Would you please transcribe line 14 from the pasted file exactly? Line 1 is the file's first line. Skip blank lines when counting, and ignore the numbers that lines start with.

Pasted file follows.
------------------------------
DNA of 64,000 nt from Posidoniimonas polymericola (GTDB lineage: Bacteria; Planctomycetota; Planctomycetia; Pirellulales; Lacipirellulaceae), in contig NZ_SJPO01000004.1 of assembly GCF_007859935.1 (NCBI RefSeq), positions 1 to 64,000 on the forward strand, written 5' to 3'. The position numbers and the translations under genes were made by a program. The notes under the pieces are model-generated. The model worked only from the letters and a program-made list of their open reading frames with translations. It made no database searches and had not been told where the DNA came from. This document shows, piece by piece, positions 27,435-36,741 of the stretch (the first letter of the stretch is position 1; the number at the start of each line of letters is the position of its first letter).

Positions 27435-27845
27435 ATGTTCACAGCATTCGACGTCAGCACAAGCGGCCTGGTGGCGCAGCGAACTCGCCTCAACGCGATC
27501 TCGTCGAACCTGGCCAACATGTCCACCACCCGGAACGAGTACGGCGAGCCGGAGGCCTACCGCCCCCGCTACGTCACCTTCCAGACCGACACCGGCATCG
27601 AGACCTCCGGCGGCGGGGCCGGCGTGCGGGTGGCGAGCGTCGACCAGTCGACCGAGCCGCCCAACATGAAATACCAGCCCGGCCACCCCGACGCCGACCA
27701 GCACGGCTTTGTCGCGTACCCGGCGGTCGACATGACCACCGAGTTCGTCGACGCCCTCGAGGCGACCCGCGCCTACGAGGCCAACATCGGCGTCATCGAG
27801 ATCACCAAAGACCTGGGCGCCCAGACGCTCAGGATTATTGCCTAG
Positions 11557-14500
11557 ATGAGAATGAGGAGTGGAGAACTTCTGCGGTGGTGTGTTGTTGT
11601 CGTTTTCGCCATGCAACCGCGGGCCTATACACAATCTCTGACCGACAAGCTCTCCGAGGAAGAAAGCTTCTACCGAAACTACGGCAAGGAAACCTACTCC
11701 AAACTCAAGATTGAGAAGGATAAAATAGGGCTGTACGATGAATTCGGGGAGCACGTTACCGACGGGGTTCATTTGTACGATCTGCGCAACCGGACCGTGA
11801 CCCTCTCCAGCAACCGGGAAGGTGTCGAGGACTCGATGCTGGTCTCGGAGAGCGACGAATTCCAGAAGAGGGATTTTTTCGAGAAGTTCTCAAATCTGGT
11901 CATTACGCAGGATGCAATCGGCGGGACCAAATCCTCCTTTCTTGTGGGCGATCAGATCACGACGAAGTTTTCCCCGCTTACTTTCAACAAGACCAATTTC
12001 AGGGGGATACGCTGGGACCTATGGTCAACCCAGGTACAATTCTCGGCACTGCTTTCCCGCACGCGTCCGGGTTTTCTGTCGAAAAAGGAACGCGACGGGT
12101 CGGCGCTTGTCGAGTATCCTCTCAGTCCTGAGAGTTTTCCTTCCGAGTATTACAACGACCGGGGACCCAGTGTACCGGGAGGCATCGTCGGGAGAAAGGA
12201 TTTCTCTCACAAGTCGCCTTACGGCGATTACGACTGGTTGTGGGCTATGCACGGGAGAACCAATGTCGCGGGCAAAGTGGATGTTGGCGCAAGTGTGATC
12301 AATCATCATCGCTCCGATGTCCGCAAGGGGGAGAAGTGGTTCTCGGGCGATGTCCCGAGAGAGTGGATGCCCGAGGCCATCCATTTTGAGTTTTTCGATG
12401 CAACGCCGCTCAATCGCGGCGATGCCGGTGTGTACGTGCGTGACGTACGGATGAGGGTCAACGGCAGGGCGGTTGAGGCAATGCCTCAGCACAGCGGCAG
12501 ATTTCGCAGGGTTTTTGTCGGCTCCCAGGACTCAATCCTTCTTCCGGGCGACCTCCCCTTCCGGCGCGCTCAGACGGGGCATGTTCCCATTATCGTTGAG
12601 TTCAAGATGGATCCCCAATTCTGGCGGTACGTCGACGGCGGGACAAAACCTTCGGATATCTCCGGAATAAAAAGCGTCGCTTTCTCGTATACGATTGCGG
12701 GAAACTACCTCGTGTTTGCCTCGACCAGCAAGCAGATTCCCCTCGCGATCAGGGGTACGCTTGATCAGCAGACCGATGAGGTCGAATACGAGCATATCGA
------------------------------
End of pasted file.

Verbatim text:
12001 AGGGGGATACGCTGGGACCTATGGTCAACCCAGGTACAATTCTCGGCACTGCTTTCCCGCACGCGTCCGGGTTTTCTGTCGAAAAAGGAACGCGACGGGT